1120 – Individual Objectivity 2050 – Coordination
1130 – Impairments to Independence or Objectivity 2060 – Reporting to Senior Management and the Board
1200 – Proficiency and Due Professional Care 2070 - External Service Provider and Organizational Responsibility for Internal Auditing
1210 – Proficiency 2100 – Nature of Work
1220 – Due Professional Care 2110 – Governance
1230 – Continuing Professional Development 2120 – Risk Management
1300 – Quality Assurance and Improvement Program 2130 – Control
1310 – Requirements of the Quality Assurance and Improvement Program 2200 – Engagement Planning
1311 – Internal Assessments 2201 – Planning Considerations
1312 – External Assessments 2210 – Engagement Objectives
1320 – Reporting on the Quality Assurance and Improvement Program 2220 – Engagement Scope
1321 – Use of "Conforms with the International Standards for the Professional Practice of Internal Auditing" 2230 – Engagement Resource Allocation
1322 – Disclosure of Nonconformance 2240 – Engagement Work Program
2300 – Performing the Engagement
IIA Glossary 2310 – Identifying Information
2320 – Analysis and Evaluation
2330 – Documenting Information
2340 – Engagement Supervision
2400 – Communicating Results
2410 – Criteria for Communicating
2420 – Quality of Communications
2421 – Errors and Omissions
2430 – Use of "Conducted in Conformance with the International Standards for the Professional Practice of Internal Auditing"
2431 - Engagement Disclosure of Nonconformance
2440 – Disseminating Results
2450 – Overall Opinions
2500 – Monitoring Progress
2600 – Resolution of Senior Management's Acceptance of Risks

Strongly Recommended Guidance: Position Papers, Practice Advisories, and Practice Guides[edit]

These Strongly Recommended Guidance help define and explain the IIA standards.

Practice guides[edit]

As practice guides, 8 PGs, 15 GTAG (Global Technology Audit Guide), and 3 GAITs (Guide to the Assessment of IT Risk) have been issued in 2009 and 2010. GTAGs are written in straightforward business language to address a timely issue related to information technology (IT) management, control, and security. To date, the IIA has released GTAGs on the following topics:

  • GTAG 1: Information Technology Controls
  • GTAG 2: Change and Patch Management Controls: Critical for Organizational Success
  • GTAG 3: Continuous Auditing: Implications for Assurance, Monitoring, and Risk Assessment
  • GTAG 4: Management of IT Auditing
  • GTAG 5: Managing and Auditing Privacy Risks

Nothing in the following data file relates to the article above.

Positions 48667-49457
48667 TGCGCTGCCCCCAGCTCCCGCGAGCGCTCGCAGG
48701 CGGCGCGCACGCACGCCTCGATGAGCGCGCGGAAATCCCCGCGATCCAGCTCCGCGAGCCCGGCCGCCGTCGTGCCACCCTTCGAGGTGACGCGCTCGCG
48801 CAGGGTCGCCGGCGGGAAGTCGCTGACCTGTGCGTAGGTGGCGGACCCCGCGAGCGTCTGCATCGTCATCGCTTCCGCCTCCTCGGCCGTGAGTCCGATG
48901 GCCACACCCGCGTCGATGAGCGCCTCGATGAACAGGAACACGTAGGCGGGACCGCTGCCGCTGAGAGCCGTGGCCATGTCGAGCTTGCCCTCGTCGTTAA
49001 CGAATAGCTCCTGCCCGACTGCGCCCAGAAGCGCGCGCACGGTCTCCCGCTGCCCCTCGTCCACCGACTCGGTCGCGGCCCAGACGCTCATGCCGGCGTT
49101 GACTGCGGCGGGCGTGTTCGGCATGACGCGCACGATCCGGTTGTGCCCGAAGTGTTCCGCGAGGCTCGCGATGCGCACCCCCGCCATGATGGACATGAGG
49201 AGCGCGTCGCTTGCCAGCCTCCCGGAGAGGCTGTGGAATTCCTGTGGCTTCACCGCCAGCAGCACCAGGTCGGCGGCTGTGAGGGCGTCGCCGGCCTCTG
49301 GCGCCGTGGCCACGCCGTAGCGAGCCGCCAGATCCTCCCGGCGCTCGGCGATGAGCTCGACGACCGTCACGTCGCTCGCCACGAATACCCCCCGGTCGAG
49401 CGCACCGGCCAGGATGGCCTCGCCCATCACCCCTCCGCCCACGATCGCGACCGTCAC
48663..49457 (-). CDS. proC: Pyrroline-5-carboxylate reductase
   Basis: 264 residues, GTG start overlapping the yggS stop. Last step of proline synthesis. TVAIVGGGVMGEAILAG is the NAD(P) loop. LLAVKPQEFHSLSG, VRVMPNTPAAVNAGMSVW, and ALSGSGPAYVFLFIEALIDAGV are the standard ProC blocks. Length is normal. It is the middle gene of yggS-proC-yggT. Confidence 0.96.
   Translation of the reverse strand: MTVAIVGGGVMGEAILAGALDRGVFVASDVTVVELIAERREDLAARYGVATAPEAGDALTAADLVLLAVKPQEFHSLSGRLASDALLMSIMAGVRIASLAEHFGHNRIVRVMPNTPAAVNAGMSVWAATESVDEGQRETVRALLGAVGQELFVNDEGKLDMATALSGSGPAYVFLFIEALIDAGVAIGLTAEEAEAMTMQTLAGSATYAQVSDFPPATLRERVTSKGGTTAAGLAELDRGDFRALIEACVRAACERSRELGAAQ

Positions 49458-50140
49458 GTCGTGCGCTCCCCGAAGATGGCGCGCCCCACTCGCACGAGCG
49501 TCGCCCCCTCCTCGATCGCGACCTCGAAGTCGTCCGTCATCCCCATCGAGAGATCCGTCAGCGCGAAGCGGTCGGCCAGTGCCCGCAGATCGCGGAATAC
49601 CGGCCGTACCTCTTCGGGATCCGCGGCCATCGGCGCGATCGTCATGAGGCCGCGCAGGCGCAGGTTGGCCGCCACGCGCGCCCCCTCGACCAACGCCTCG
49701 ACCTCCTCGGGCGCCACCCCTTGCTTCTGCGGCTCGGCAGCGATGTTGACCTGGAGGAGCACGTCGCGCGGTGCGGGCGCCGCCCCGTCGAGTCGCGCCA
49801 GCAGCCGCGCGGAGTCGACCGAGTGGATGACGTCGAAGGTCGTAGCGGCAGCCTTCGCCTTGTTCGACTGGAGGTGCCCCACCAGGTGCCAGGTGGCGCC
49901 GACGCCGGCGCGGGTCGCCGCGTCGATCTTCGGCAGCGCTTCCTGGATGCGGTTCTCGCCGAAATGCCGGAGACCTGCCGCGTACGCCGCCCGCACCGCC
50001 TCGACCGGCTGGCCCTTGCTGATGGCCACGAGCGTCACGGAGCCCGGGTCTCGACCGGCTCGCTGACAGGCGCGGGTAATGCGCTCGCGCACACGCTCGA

• GTAG 6: Managing and Auditing IT Vulnerabilities
  • GTAG 7: Information Technology Outsourcing
  • GTAG 8: Auditing Application Controls
  • GTAG 9: Identity and Access Management
  • GTAG 10: Business Continuity Management (BCM)
  • GTAG-11: Developing the IT Audit Plan
  • GTAG-12: Auditing IT Projects (Mar. 2009)
  • GTAG-13: Fraud Prevention and Detection in an Automated World (December 2009)
  • GTAG-14: Auditing User-developed Applications (June 2010)
  • GTAG-15: Information Security Governance (June 2010)
  • GTAG-16: Data Analysis Technology (August 2011)
  • GTAG-17: Auditing IT Governance (July 2012)

Additional sources of guidance: Development and practice aids[edit]

This includes a variety of materials that are developed and/or endorsed by the IIA, including research studies, books, seminars, conferences, and other products and services related to the professional practice of internal auditing.

Internal Audit Foundation[edit]

The Internal Audit Foundation is a not-for profit organization that promotes and advances the value of the internal audit profession globally. It supports research, grants and awards, and promotes internal auditing study at post-secondary institutions world wide.

See also[edit]


  1. ^ "Membership".
  2. ^ Parker, S., & Johnson, L. A. (2017). The Development of Internal Auditing as a Profession in the U.S. During the Twentieth Century. Accounting Historians Journal, 44(2), 47–67.
  3. ^ Cohn, M. (2019). IIA sees membership exceed 200,000. Accountingtoday.Com
  4. ^ Kapoor, G., & Brozzetti, M. (2012).The Transformation of Internal Auditing. CPA Journal, 82(8), 32–35.
  5. ^
  6. ^ "IIA Code of Ethics". IIA Code of Ethics. IIA. Retrieved 30 March 2011.
  7. ^ "IIA standards". IIA standards. IIA. Retrieved 30 March 2011.

External links[edit]